DYNAMIC 
TEST 

EQUIPMENT 

A simplified 
schematic 
for production 

dynamic 
test 
equipment 
is 
presented 
in 
Figure 13. Photographs of a control con
sole 
and 
test actuator appear 
in 
Figures 

14 
and 
15, respectively. 

The servovalve under 
test 
is 
driven 

with 
sinusoidal input current 
from the 
electronic
oscillator.
The
amplifier
FIGURE
1 0
13
which
supplies
the
input
current
to
degree
with
precise
cluding:
the
servovalve
of
current
current
testing
operates
feedback.
is
several
with
high
Operation
a
feedback
for
essential
reasons,
for
in
1.
The
coil inductance, which would other
effect
servovalve
dynamic
of
wise upset the proportional 
rela 

tionship 
of 
coil 
current 
to 
com 

mand 
input 
voltage, 
is 
virtually 

eliminated. 

2. Purity 
of 
the 
sinusoidal 
input 
cur 

rent 
is 
obtained 
throughout 
the 

response 
range 
(to several 
hun 

dred 
cps). 
3. Calibrations of input current per unit input voltage are unaffected by changing from valvetovalve,
regardless 
of 
torque motor coil 
resistance. 
4. The long term amplifier stability and accuracy associated with high feedback are attained.
As indicated in Figure 13, the torque motor coils are connected in series aiding
in 
this test 
equipment. 
Servovalve 
op 

eration in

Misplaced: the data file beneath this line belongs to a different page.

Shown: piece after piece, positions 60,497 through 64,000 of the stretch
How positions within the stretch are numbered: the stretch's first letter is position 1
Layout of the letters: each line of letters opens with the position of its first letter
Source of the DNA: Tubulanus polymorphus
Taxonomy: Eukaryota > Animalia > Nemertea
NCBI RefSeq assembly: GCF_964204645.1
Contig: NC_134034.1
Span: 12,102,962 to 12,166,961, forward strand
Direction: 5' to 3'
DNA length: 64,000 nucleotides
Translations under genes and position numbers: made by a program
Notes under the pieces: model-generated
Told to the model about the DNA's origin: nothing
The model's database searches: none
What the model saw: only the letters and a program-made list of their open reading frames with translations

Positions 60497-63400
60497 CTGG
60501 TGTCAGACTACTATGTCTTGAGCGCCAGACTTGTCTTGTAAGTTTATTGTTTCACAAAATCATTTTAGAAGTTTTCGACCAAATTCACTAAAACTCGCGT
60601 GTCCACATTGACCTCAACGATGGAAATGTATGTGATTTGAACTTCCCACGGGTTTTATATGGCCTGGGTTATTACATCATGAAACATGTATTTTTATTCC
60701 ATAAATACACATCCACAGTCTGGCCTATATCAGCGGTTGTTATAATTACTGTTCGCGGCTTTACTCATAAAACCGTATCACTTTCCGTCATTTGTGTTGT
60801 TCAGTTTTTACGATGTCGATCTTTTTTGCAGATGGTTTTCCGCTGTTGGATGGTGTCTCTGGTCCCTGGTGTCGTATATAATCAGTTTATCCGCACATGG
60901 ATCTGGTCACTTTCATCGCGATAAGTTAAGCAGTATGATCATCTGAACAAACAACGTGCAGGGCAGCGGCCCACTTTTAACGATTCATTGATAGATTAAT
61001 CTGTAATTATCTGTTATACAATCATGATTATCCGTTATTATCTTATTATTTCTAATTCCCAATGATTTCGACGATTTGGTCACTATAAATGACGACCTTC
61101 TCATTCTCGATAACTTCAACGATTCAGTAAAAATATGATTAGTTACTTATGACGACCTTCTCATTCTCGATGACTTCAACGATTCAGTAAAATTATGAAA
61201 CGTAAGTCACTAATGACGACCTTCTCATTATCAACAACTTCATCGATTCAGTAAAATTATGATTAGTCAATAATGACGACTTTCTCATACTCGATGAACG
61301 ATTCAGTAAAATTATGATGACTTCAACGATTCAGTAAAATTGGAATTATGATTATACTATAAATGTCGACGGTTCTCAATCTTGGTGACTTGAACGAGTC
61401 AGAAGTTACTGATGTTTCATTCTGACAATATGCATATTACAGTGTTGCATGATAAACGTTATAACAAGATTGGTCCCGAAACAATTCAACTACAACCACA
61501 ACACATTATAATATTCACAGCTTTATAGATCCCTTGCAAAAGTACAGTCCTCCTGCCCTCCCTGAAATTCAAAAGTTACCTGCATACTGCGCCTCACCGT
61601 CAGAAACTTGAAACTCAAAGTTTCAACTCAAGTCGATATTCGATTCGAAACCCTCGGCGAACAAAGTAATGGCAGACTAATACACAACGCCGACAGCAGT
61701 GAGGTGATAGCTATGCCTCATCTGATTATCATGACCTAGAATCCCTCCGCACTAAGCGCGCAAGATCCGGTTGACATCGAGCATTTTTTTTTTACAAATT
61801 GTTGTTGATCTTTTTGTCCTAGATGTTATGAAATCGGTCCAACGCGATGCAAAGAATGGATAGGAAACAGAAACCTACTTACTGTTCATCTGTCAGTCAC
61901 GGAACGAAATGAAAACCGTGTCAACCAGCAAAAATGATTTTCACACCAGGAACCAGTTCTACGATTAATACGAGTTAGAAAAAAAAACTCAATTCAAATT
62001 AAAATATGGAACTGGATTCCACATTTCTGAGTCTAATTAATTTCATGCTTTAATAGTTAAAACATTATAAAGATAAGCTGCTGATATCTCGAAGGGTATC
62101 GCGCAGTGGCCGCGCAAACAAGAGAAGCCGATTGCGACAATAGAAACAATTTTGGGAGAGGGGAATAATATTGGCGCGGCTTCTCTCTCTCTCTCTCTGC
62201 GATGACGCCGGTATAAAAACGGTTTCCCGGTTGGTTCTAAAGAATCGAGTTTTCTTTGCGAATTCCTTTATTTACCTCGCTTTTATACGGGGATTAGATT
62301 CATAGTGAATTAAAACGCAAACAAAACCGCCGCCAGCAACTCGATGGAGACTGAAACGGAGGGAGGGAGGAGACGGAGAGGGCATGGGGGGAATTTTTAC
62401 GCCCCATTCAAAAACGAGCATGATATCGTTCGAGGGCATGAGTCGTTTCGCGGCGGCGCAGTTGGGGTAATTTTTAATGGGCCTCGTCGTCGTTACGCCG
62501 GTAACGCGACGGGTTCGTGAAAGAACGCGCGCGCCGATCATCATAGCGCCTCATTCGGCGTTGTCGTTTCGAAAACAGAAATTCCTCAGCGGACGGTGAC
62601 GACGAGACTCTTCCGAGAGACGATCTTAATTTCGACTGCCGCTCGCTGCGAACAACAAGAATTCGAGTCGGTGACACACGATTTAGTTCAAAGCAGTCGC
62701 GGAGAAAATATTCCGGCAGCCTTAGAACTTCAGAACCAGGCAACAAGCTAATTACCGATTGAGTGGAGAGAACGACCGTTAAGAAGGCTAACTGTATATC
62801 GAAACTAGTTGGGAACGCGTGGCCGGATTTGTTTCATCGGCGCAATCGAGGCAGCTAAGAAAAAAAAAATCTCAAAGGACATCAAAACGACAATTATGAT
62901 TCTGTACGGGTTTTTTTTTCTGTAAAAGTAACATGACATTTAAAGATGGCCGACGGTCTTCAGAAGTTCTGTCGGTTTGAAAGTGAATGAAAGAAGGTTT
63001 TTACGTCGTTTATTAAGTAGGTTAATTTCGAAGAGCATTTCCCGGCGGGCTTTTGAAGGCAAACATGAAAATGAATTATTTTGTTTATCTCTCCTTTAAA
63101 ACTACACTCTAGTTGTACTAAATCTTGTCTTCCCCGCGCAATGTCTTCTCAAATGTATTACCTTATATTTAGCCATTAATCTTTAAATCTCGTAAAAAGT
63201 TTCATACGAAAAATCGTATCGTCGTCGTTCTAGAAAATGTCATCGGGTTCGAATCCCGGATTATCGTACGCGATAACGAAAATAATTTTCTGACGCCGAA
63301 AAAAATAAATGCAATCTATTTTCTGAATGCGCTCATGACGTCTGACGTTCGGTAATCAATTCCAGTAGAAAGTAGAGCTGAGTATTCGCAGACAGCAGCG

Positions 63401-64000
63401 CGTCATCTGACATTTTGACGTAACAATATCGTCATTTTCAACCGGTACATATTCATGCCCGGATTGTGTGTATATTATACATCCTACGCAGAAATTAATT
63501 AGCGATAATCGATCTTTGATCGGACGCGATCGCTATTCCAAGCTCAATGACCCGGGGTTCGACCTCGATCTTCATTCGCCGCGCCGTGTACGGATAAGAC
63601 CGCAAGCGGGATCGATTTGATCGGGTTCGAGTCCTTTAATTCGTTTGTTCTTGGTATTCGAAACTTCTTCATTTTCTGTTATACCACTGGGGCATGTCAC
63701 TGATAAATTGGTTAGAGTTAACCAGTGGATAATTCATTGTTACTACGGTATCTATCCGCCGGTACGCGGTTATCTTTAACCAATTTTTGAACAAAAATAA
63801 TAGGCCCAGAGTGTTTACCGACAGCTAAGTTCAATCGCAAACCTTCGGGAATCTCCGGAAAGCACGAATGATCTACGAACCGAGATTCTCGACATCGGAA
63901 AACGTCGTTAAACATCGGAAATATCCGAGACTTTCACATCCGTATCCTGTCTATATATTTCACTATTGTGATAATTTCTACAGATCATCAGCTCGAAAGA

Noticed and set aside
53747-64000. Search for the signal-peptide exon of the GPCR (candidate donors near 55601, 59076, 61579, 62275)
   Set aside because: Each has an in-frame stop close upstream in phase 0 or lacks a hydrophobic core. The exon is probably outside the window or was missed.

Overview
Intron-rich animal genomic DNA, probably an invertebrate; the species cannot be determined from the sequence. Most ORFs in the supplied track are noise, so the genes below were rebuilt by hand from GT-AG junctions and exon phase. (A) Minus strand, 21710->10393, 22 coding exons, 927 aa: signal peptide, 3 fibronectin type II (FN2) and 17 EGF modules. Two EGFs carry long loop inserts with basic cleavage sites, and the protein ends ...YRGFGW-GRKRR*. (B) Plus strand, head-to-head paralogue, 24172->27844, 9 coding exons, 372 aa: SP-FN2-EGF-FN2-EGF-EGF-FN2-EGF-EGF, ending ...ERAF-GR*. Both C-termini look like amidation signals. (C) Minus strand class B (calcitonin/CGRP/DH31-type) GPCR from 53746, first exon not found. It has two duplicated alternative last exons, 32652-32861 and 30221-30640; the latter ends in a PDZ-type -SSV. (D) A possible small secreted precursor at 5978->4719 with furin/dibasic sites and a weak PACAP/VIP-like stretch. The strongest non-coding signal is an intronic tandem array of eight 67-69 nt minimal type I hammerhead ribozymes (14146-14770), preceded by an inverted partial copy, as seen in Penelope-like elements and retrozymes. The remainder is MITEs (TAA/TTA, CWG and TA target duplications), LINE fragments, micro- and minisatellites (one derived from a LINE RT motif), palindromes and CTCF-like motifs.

this manner 
is identical 
to 

operation 
with 
pushpull 
differential cur. 

rent, 
with 
or 
without quiescent 
coil 
cur 

rent. 
The 
series coil connection 
is used 

only 
for 
simplicity of the 
electrical 
cir 

cuitry. 

For dynamic 
flow tests, 
servovalve 
out 
put 
is plumbed 
to 
a 
test 
actuator. 
The 

actuator has 
a 
lapfit, 
extremely 
low 

mass piston 
which 
has 
no 
end seals 

or 
rodend bearing 
surfaces. 
Instead, 

small 
rods extend 
from 
each 
face of 
the 

piston to carry, 
respectively, 
the core 

for 
a variable 
reluctance 
position trans 

ducer and the 
core 
for 
a 
translational 

motion velocity 
generator. 
Both trans 

ducers are immersed 
in 
oil 
so 
that 
no 

external piston 
seals 
are 
required. 

The velocity 
transducer generates 
a 

voltage which 
is 
proportional 
at 
each 
in 

stant 
to the 
flow from 
the 
servovalve. 

This 
indication 
of 
output flow 
is 
not 
lim 

ited 
by resolution 
of 
the 
electrical sensor 

nor 
is the signal reduced in 
amplitude 

for 
small
excursions 
of 
the test 
actuator. 
The position transducer signal is utilized for continuous centerrng of the piston. This position signal is supplied to the servovalve by a low pass, low gain, nega tive feedback loop so the average ac tuator position is maintained near center.